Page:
Chromium nitrate

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Chromium nitrate
Chromium nitrate.svg
Chromium nitrate crystals.jpg
Names
IUPAC name
Chromium(III) nitrate
Other names
Nitric acid, chromium(3+) salt
Identifiers
CAS number 13548-38-4 YesY
7789-02-8 (nonahydrate) YesY
ChemSpider 15285818 YesY
Jmol-3D images Image
PubChem 24598
RTECS number GB6300000
UNII C6H0RE016B YesY
UN number 2720
Properties
Cr(NO3)3
[Cr(H2O)6](NO3)3•3H2O (nonahydrate)
Molar mass 238.011 g/mol (anhydrous)
400.21 g/mol (nonahydrate)
Appearance Blue-violet crystals (anhydrous)
Purple crystals (nonahydrate)
Density 1.85 g/cm3 (nonahydrate)
Melting point 60.06 °C (140.11 °F; 333.21 K) nonahydrate
Boiling point > 100 °C (212 °F; 373 K) (decomposes)
81 g/100 mL (20 °C)
Hazards
MSDS Oxford MSDS
EU Index Not listed
NFPA 704
Flammability code 0: Will not burn. E.g., water Health code 3: Short exposure could cause serious temporary or residual injury. E.g., chlorine gas Reactivity code 1: Normally stable, but can become unstable at elevated temperatures and pressures. E.g., calcium Special hazard OX: Oxidizer. E.g., potassium perchlorateNFPA 704 four-colored diamond
Flash point Non-flammable
3250 mg/kg (rat, oral, nonahydrate)
Except where noted otherwise, data is given for materials in their standard state (at 25 °C (77 °F), 100 kPa)
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Infobox references

Chromium(III) nitrate describes several inorganic compounds consisting of chromium, nitrate and varying amounts of water. Most common is the dark violet hydrated solid, but an anhydrous green form is also known. Chromium(III) nitrate compounds are of a limited importance commercially, finding some applications in the dyeing industry.[1] It is common in academic laboratories for the synthesis of chromium coordination complexes.

Structure[edit]

The relatively complicated formula - [Cr(H2O)6](NO3)33H2O - highlights the complicated structure of this material. The chromium centers are bound to six water ligands, and the remaining volume of the solid is occupied by three nitrate anions and three molecules of water of crystallization. Such complicated formulas typify hydrated metal salts.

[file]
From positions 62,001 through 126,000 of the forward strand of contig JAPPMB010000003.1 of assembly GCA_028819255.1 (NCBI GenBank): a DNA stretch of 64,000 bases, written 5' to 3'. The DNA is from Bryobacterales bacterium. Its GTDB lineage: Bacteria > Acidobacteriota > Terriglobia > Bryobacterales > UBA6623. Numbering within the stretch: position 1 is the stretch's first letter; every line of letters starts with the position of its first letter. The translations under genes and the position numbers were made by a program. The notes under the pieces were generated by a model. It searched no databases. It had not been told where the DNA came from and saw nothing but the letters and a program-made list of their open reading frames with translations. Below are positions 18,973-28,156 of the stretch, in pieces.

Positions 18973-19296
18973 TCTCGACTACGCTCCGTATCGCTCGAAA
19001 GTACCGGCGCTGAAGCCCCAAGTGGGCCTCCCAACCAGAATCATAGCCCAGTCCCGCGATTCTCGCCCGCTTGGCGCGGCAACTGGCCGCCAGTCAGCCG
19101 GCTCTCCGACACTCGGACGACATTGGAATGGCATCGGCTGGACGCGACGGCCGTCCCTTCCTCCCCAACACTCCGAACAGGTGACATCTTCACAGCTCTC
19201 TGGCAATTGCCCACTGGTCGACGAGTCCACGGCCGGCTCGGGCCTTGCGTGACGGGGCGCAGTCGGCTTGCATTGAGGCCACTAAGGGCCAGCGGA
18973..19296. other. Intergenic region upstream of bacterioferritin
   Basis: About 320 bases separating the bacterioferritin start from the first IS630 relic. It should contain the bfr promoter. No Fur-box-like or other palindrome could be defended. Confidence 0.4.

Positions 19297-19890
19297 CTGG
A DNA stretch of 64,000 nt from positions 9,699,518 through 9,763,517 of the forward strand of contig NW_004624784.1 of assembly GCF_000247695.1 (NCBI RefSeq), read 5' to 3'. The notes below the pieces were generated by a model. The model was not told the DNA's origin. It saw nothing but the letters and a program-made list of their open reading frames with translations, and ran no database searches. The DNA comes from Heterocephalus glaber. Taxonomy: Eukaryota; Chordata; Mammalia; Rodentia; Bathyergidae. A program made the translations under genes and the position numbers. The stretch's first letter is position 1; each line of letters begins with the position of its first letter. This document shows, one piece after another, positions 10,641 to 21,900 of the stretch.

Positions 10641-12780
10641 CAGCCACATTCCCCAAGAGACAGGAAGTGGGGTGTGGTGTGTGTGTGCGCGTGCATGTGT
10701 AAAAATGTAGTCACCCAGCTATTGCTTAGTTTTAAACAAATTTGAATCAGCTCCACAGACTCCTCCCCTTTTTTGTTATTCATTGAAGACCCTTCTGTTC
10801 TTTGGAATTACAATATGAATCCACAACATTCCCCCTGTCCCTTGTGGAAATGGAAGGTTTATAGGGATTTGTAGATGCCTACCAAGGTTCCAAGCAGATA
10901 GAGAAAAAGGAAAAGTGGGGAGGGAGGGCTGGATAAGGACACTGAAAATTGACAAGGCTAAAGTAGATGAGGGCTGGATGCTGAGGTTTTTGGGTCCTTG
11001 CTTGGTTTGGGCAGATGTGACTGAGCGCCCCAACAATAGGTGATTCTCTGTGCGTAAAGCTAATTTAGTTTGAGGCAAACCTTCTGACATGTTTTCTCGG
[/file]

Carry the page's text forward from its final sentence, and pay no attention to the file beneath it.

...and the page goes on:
Properties and preparation[edit]

The anhydrous salt forms green crystals and very soluble in water. At 100 °C it decomposes. The red-violet hydrate is highly soluble in water. Chromium nitrate is used in the production of alkali metal-free catalysts and in pickling.

Chromium nitrate can be prepared by dissolving chromium oxide in nitric acid.[1]

References[edit]

  1. ^ a b Gerd Anger, Jost Halstenberg, Klaus Hochgeschwender, Christoph Scherhag, Ulrich Korallus, Herbert Knopf, Peter Schmidt, Manfred Ohlinger, "Chromium Compounds" in Ullmann's Encyclopedia of Industrial Chemistry, Wiley-VCH, Weinheim, 2005.
Salts and the ester of the Nitrate ion
HNO3 He
LiNO3 Be(NO3)2 B(NO3)4 RONO2 NO3
NH4NO3
O FNO3 Ne
NaNO3 Mg(NO3)2 Al(NO3)3 Si P S ClONO2 Ar
KNO3 Ca(NO3)2 Sc(NO3)3 Ti(NO3)4 VO(NO3)3 Cr(NO3)3 Mn(NO3)2 Fe(NO3)3 Co(NO3)2,
Co(NO3)3
Ni(NO3)2 Cu(NO3)2 Zn(NO3)2 Ga(NO3)3 Ge As Se Br Kr
RbNO3 Sr(NO3)2 Y Zr(NO3)4 Nb Mo Tc Ru Rh Pd(NO3)2 AgNO3 Cd(NO3)2 In Sn Sb Te I XeFNO3
CsNO3 Ba(NO3)2   Hf Ta W Re Os Ir Pt Au Hg2(NO3)2,
Hg(NO3)2
Tl(NO3)3 Pb(NO3)2 Bi(NO3)3 Po At Rn
Fr Ra   Rf Db Sg Bh Hs Mt Ds Rg Cn Uut Fl Uup Lv Uus Uuo
La Ce(NO3)x Pr Nd Pm Sm Eu Gd Tb Dy Ho Er Tm Yb Lu
Ac Th Pa UO2(NO3)2 Np Pu Am Cm Bk Cf Es Fm Md No Lr